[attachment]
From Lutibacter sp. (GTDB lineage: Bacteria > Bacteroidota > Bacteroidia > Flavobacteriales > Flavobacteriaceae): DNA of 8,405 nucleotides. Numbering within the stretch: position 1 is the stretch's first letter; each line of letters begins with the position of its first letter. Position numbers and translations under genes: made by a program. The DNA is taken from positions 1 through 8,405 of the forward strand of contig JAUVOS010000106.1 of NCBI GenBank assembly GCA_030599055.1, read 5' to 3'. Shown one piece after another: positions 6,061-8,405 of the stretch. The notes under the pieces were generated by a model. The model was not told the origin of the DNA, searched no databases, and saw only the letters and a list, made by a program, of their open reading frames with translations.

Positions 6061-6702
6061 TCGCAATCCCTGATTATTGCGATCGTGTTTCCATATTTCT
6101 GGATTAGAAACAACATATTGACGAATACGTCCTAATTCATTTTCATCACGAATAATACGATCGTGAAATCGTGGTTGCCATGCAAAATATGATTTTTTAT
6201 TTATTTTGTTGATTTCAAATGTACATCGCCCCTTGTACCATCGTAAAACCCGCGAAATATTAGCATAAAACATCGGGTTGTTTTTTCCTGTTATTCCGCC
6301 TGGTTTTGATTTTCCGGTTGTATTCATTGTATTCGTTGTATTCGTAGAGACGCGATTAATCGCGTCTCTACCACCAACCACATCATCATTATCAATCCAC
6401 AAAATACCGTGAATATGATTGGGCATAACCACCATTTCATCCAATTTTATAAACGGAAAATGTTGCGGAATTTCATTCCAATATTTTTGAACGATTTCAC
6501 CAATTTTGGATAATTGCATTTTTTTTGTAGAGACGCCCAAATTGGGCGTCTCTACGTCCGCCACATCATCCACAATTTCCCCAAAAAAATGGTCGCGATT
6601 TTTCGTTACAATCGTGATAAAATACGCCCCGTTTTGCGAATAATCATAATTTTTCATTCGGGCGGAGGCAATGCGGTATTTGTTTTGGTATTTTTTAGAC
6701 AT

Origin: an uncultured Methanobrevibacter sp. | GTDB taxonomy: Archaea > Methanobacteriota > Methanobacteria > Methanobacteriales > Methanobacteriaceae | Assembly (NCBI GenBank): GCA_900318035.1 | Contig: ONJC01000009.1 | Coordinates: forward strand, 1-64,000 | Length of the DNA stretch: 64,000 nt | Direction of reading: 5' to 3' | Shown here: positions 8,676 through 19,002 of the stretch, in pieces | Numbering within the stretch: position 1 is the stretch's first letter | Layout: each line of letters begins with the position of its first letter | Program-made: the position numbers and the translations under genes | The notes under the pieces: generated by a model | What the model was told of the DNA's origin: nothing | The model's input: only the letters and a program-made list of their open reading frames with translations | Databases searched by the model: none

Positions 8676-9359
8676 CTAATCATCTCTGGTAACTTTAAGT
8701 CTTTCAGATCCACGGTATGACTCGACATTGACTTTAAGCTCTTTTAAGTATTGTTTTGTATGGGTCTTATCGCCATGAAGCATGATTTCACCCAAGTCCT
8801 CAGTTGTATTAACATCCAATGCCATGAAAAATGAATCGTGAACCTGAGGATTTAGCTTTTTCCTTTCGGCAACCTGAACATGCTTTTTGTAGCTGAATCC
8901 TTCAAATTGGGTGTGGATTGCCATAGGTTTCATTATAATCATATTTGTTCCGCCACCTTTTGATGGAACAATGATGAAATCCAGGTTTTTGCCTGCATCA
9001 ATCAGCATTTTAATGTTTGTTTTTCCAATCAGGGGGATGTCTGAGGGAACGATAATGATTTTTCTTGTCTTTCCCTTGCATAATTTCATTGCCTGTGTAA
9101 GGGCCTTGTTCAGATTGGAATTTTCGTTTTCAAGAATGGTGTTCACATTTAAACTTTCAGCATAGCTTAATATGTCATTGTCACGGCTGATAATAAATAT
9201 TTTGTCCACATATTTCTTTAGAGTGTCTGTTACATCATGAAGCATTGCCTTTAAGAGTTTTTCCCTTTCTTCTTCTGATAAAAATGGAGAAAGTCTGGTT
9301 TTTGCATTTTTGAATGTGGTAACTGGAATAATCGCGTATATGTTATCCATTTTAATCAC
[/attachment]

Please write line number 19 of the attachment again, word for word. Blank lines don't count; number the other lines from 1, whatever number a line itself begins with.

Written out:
9201 TTTGTCCACATATTTCTTTAGAGTGTCTGTTACATCATGAAGCATTGCCTTTAAGAGTTTTTCCCTTTCTTCTTCTGATAAAAATGGAGAAAGTCTGGTT